Letter to the editor

PPARG as therapeutic target for antifibrotic therapy

Ahmed Ghallab1[*], Abdellatief Seddek1

1Department of Forensic Medicine and Toxicology, Faculty of Veterinary Medicine, South Valley University, Qena 83523, Egypt

EXCLI J 2020;19:Doc227


Dear Editor,

Prevalence and mortality of liver fibrosis continue to grow (Pimpin et al., 2018[17]; Weiskirchen and Tacke, 2016[24]; Leist et al., 2017[13]; Godoy et al., 2013[6]). Liver fibrosis occurs as a consequence of chronic liver damage due to various causes, such as viral infections, super-nutrition, metabolic disorders or genetic diseases (Godoy et al., 2013[6]; Ghallab et al., 2019[5]).

Recently, Winkler and colleagues performed a comprehensive study to analyze the role of miRNA in liver fibrosis and the development of hepatocellular cancer (Winkler et al., 2020[25]). For this purpose, the authors generated mice that express a constitutively active variant of serum response factor (SRF) in the liver (Winkler et al., 2020[25]). SRF regulates numerous biological processes (Olson and Nordheim 2010[16]; Ohrnberger et al., 2015[15]) and the mice develop hyperproliferative nodules that progress to HCC (Ohrnberger et al., 2015[15]). In this murine HCC model, the authors identified eight miRNA hubs and 54 target genes that regulate components of the fibrotic extracellular matrix (Winkler et al., 2020[25]). Hubs are defined as nodes in a transcriptional regulatory network with an unusual high number of connections (Anastasiadou et al., 2018[2]). Here, the miRNA families let-7, miR-30 as well as miR-29c, miR-335 and miR-338 represent central antifibrotic miRNAs (Winkler et al., 2020[25]). Importantly, these antifibrotic miRNAs (with the exception of miR-335) are regulated by the transcription factor PPARG (Winkler et al., 2020[25]). Therefore, the authors conclude that stimulating this transcription factor may represent a strategy for antifibrotic therapy.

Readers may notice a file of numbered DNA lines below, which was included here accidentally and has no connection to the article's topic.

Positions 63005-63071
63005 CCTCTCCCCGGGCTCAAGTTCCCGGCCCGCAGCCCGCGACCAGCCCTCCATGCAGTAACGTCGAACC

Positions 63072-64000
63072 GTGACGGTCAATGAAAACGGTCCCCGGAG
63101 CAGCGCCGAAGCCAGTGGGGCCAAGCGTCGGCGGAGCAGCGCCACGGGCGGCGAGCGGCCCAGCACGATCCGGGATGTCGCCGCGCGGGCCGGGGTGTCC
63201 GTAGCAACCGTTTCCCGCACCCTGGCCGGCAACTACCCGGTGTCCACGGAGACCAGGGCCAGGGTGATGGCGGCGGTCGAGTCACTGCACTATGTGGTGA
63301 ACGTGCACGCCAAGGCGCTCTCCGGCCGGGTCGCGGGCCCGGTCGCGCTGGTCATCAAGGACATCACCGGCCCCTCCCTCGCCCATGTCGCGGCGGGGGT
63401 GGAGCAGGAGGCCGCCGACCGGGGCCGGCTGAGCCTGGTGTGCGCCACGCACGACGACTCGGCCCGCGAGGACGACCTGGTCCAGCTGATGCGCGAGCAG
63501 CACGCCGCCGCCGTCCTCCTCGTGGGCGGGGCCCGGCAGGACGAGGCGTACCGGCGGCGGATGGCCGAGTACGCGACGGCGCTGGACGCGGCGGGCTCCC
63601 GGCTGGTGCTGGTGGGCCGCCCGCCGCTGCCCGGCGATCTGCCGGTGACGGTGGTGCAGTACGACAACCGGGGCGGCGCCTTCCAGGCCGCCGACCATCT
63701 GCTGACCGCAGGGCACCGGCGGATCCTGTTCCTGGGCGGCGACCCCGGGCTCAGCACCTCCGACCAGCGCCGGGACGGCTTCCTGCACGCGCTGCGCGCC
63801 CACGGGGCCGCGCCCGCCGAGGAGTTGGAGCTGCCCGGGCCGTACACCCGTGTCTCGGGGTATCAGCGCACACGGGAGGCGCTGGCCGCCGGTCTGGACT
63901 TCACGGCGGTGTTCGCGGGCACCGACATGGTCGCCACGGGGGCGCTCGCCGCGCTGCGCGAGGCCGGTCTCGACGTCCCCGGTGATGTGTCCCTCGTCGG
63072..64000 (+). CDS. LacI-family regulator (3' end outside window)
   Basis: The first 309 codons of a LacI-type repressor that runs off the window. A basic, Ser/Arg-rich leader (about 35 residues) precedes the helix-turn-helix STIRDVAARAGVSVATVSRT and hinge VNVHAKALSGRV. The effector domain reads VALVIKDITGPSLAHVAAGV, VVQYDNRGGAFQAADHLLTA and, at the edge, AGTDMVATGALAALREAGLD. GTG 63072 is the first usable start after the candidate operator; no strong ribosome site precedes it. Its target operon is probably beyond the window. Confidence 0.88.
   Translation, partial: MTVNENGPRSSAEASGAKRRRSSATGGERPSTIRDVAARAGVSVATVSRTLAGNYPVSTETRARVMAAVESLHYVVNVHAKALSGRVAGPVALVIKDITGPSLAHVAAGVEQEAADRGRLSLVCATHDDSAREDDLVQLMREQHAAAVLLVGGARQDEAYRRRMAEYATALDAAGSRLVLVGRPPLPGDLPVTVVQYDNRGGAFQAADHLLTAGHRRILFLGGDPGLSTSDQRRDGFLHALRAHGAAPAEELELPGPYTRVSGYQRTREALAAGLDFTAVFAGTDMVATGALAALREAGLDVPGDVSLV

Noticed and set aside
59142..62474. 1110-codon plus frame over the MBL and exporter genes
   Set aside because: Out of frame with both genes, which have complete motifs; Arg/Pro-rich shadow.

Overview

Currently, numerous research activities are performed to identify or optimize therapies for chronic liver disease (Trauner et al., 2017[22]; Svinka et al., 2017[20]; Ghallab et al., 2016[3]; Schliess et al., 2014[18]). A particular challenge are the different etiologies with toxic (Grinberg et al., 2014[8]; 2018[7]; Albrecht et al., 2019[1]; Sezgin et al., 2018[19]), viral (Kazankov et al., 2014[12]; Theise et al., 2018[21]; Maponga et al., 2018[14]), cholestatic (Vartak et al., 2016[23]; Ghallab et al., 2019[4]; Hessel-Pras et al., 2020[9]) and genetic (Hudert et al., 2019[10]; Jansen et al., 2017[11]) mechanisms. A strength of the present study of Winkler et al.[25] is that the authors have identified hubs to target numerous antifibrotic genes simultaneously, independent of the etiology. Future studies will show, whether hub-targeting therapies will indeed ameliorate fibrosis and delay progression to HCC in mouse tumor models.

Conflict of interest

The authors declare no conflict of interest.



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[*] Corresponding Author:

Ahmed Ghallab, Department of Forensic Medicine and Toxicology, Faculty of Veterinary Medicine, South Valley University, Qena 83523, Egypt, eMail: ghallab@vet.svu.edu.eg